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Schools UCLA/CAL or Cal Poly SLO free

  1. Mar 5, 2016 #1
    Son wants to study physics and eventually go to grad school for PhD. We live in California and would not ever get merit aid. Cal Poly SLO offered him the new $20,000 per year Frost scholarship. Tuition is only $9,000 so would be almost free to attend. Believe he will also get into Cal and UCLA because he has 35 on ACT, 4.9 weighted GPA, ECs, was offered to apply for some Regents/Alumni scholarships, etc. He really liked Cal Poly campus when we visited two years ago and is very impressed by/appreciative of this scholarship offer. We could pay about 20 of the 30K UC cost, but he'd get loans for the remainder. Free is fantastic, but should he give up the UC prestige?
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  3. Mar 6, 2016 #2


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    By prestige, are you referring to the feeling or the extra money that comes with it? It may be better to save $ for the actual PHD and go to cheaper undergrad, which often matters less than the school for the PHD. Being in a campus where he feels comfortable is very helpful and conducive to good grades and good performance.
  4. Mar 6, 2016 #3
    I was mainly referring to the idea that the UCs have higher rankings, more prestigious reputations than Cal Poly. When applying for PhD programs will the schools look more favorably upon a candidate from Cal or UCLA if grades and scores are equal, and can an undergraduate at Cal Poly get research experience that is quality enough to get them into a good graduate school.
  5. Mar 6, 2016 #4


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    I think it may be possible if you look up research opportunities or contact profs in advance in this respect. Even better if your son has an idea of what area he would like to do research and then having him contact a prof. working in that area, or at least the dept. head for advice. He may get more individualized attention at Cal Poly than at a larger school like UCLA where profs may be busier traveling and doing research.
  6. Mar 6, 2016 #5
    Good advice. Thank you.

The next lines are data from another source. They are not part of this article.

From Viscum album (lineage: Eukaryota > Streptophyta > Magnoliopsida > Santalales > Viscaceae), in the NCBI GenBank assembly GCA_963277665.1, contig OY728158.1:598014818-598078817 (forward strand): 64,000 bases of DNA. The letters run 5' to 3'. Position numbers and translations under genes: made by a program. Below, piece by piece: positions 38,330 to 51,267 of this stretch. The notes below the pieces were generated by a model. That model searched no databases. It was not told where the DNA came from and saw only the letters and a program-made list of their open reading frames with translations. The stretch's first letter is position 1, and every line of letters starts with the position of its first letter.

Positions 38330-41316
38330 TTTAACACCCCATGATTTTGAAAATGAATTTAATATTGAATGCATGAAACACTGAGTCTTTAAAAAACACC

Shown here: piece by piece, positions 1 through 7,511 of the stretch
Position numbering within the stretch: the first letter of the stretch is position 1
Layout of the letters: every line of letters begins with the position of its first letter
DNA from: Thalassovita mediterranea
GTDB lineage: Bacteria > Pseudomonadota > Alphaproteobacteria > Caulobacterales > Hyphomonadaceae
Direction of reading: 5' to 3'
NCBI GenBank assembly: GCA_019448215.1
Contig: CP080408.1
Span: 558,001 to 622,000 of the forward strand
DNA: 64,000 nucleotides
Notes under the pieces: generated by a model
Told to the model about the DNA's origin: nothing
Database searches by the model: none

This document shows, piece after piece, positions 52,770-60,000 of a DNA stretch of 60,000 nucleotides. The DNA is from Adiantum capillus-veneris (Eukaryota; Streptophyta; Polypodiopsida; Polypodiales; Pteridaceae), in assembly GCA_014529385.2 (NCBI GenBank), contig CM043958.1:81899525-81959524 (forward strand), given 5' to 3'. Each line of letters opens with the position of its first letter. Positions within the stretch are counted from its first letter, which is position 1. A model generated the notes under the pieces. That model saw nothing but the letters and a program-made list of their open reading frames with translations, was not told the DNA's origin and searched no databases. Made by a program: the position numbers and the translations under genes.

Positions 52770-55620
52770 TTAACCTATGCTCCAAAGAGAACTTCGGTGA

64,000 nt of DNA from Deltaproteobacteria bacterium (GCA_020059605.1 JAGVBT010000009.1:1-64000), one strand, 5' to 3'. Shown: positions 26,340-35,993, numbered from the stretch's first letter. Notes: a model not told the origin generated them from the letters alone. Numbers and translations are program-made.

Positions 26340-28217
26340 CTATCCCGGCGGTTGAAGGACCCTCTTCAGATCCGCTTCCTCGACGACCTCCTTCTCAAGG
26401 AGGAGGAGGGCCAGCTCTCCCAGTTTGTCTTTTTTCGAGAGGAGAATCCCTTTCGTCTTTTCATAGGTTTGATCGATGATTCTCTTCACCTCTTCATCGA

7. Mar 6, 2016 #6


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    I wouldn't give up a free ride at a reasonable school for going into debt at a more prestigious one.

    I'm not familiar with Cal Poly, so I don't know the details about the quality of the education there, but one thing that I've observed over the years is that physics programs tend not to vary too much from school to school. The core curriculum and textbooks are fairly consistent. What do vary are things like:
    • Optional Courses
      Larger schools tend to offer more than just the core options, so there is more opportunity for undergraduates to explore topics that interest them.
    • Research Opportunities
      With a larger school hat brings in more funding, there are more opportunities to get involved with research as an undergraduate. That said, smaller or "lower ranked" schools may have just as many or more opportunities per student - it's just that they will likely be more limited in scope. That REU programs tend to compensate for this.
    • Peer Group
      There are positives and negatives to this one. But consider that the higher ranked schools will often have higher admission thresholds. A program where minimum high school GPA for admission is 3.8 might look different than a program that will admit anyone who can afford the tuition. The courses may be taught to a different level. The projects may be more involved with more competitive students, etc.
    • Opportunities Stemming from a Larger Department
      Most departments will invite guest speakers to come and give talks. At the larger institutions there can be more money available to bring in more top experts, which can broaden the scope of experience the student gets.
    That's not all of them, but I'm sure you get the picture.

    When graduate school admission committees assess candidates, in my experience there isn't a lot of emphasis on the program the candidate came out of. The GPA usually isn't scaled in one direction or another based on the candidate's program. (Largely the PGRE exam is expected to serve as the great mitigator.) What they look for are students who have potential to do well in the program. So they look at marks, reference letters, experience, and subject-related activities (publications, research experience, etc.).

    In addition they also pay attention to scholarships and awards. And a scholarship that gives someone a free ride can be significant - particularly if it comes with stipulations of maintain a given GPA etc.
  8. Mar 6, 2016 #7


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    No problem, good luck on your son's school plans.
  9. Mar 7, 2016 #8


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    Cal Poly SLO is a fantastic school. I work at a National Lab and we employ interns from Cal Poly SLO regularly. If your son works hard and applies himself he can get into any PhD program from Cal Poly. No doors will be closed to him.

    On the other hand, one benefit of Cal is the proximity to Lawrence Berkeley National Laboratory. A lot of Physics undergrads get internships there.

    For what its worth, if it were my son, I would advise taking the scholarship to Cal Poly SLO.
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